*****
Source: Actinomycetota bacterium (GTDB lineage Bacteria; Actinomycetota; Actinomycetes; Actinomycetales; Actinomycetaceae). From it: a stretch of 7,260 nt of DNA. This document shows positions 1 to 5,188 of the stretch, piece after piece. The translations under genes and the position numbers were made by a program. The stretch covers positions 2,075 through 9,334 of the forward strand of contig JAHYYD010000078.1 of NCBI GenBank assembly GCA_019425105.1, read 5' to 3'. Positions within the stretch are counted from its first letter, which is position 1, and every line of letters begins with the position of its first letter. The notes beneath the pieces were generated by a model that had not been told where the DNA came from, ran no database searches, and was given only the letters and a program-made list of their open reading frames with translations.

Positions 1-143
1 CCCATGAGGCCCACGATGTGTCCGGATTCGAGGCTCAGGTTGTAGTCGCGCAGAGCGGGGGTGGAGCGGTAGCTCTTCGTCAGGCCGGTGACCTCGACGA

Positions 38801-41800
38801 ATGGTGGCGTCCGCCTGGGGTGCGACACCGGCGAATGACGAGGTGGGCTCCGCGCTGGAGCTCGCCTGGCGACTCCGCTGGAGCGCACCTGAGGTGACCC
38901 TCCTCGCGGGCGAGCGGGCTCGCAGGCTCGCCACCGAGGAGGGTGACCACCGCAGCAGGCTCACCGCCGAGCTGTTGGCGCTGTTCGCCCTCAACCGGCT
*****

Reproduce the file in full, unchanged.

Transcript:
Source: Actinomycetota bacterium (GTDB lineage Bacteria; Actinomycetota; Actinomycetes; Actinomycetales; Actinomycetaceae). From it: a stretch of 7,260 nt of DNA. This document shows positions 1 to 5,188 of the stretch, piece after piece. The translations under genes and the position numbers were made by a program. The stretch covers positions 2,075 through 9,334 of the forward strand of contig JAHYYD010000078.1 of NCBI GenBank assembly GCA_019425105.1, read 5' to 3'. Positions within the stretch are counted from its first letter, which is position 1, and every line of letters begins with the position of its first letter. The notes beneath the pieces were generated by a model that had not been told where the DNA came from, ran no database searches, and was given only the letters and a program-made list of their open reading frames with translations.

Positions 1-143
1 CCCATGAGGCCCACGATGTGTCCGGATTCGAGGCTCAGGTTGTAGTCGCGCAGAGCGGGGGTGGAGCGGTAGCTCTTCGTCAGGCCGGTGACCTCGACGA

Positions 38801-41800
38801 ATGGTGGCGTCCGCCTGGGGTGCGACACCGGCGAATGACGAGGTGGGCTCCGCGCTGGAGCTCGCCTGGCGACTCCGCTGGAGCGCACCTGAGGTGACCC
38901 TCCTCGCGGGCGAGCGGGCTCGCAGGCTCGCCACCGAGGAGGGTGACCACCGCAGCAGGCTCACCGCCGAGCTGTTGGCGCTGTTCGCCCTCAACCGGCT